Best Practices for Job Networking - FOX 35 News Orlando

Best Practices for Job Networking

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Beth Grossman, Angott Search Group - Special Correspondent

1) Simplest Advice is:  No one has ever made contacts by doing nothing! Start now and make a commitment for at least 1 hour a day. Increase the time and activities as your confidence grows. Start with your immediate centers of influence: people you know well and who would be willing to provide you advice, assistance, referrals, etc. Friends, family, co-workers, bosses, former co-workers, etc.

2) Brainstorm Contacts:
potential contacts, people with whom you did business, former clients, and alumni.

3) Overcome Call Reluctance:
It's real and very common. There are specific techniques to overcome it. Read up on it.

4) Go to the Library: Go to the bookstore and online. READ and talk to people. Evaluate your career path and what you really want to do. Do you need to re-invent yourself? If so, take some profile tests or see a career coach and discover what you want to do next. Don't just leap into another job if you weren't happy in the last one or if your career path is at a dead end.

5) Research: Learn how to use Google to search for information online. Research the companies and industries that you want to be in.

6) Virtual Networking: Use networking sites, but don't expect them to yield results just by being online. Use them as one tool in your toolbox. Spend time online, but not all your time online. Check out LinkedIn, Facebook and Twitter. You don't need to be a computer whiz to network; start with LinkedIn.com - it's very easy to navigate.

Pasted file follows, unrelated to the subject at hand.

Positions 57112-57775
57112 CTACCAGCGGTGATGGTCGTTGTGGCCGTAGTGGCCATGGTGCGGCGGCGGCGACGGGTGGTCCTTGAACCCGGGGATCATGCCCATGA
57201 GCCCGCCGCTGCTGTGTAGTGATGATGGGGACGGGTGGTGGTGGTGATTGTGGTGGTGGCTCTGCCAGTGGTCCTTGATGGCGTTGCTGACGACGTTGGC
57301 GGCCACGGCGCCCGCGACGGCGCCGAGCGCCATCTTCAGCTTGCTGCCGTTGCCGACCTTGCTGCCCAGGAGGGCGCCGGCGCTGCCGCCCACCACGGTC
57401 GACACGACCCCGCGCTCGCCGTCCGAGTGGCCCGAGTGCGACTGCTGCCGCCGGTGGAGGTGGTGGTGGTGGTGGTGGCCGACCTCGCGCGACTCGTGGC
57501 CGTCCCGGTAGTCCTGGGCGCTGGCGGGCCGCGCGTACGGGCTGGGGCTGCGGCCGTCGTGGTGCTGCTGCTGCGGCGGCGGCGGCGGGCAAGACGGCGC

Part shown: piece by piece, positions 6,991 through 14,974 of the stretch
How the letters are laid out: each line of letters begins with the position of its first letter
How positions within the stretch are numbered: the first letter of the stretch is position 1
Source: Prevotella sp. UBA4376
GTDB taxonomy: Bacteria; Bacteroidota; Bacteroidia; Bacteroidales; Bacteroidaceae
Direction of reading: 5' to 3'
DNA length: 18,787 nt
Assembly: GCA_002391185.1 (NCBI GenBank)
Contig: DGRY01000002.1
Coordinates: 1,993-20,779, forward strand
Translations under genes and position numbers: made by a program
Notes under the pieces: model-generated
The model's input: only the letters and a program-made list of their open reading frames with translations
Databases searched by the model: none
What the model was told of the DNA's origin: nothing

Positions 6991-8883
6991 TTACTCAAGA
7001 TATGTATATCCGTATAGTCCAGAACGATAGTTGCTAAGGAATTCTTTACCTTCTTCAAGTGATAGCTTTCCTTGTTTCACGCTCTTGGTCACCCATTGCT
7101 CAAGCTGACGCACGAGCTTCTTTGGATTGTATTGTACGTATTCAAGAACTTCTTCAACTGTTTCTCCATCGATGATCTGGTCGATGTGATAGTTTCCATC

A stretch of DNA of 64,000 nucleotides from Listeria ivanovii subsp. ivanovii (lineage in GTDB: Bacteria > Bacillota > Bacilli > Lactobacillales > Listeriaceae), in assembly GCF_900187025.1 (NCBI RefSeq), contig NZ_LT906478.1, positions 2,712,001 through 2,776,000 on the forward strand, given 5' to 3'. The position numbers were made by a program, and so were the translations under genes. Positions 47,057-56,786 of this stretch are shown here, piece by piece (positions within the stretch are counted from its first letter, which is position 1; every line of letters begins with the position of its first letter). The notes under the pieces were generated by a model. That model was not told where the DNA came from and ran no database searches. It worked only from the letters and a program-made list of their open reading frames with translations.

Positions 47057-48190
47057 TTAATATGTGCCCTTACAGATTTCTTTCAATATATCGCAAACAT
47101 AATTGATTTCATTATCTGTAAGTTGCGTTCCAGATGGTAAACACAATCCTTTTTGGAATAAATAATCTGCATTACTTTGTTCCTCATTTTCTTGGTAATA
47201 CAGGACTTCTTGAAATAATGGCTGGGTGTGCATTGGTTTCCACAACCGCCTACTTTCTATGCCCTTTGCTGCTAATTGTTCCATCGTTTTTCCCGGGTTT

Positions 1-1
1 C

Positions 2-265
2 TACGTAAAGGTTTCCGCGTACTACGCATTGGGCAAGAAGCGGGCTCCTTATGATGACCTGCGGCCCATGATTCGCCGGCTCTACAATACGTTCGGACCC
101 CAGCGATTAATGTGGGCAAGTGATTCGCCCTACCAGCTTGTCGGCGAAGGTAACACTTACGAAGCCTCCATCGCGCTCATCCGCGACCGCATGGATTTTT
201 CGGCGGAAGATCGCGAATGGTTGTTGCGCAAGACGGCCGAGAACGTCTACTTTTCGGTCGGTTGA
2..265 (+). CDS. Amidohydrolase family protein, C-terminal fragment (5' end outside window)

Twitter can be used to "follow" people in industries or companies where you'd like to work or in which you're interested. Remember that you are business networking. There is a difference between social and business networking – never forget! Make a strong effort to remember names and faces.

Always be very polite and professional – your Facebook profile will be reviewed by your business contacts so don't get "too comfortable".

7) Good Old Fashion Networking: Plan to get to an event (interview, lunch meeting, networking event-job, association meeting, interview, etc- at least 2 times a week minimum). Take a class, join a networking group, and go to events you read about-go where you have likelihood of interacting with people. Ask for contacts. Don't assume people know what you do or that you are seeking a new job. People LOVE to give advice and talk about their own lives. Ask them about themselves. You don't need to actually ask for a job-look to make connections and ask questions. Think about what you can offer others, your contacts, your insight and knowledge.

8) Read some more.

9) References: Enlist someone else as your spokesperson, someone who can brag about you so you won't have to. These people will also serve as references when you get to the hiring stage.

10) Motivation: "No" means you are getting closer to yes. Overcome that sinking feeling you get when you hear "no." Even if you are uncomfortable, do it!

11) Goal Setting: Set realistic expectations. Set small goals that are attainable. Consider using a journal to track progress to goals. Keep a good record of each position that you have applied for, the research on the company, and the contact person. You want to be knowledgeable when they call you.

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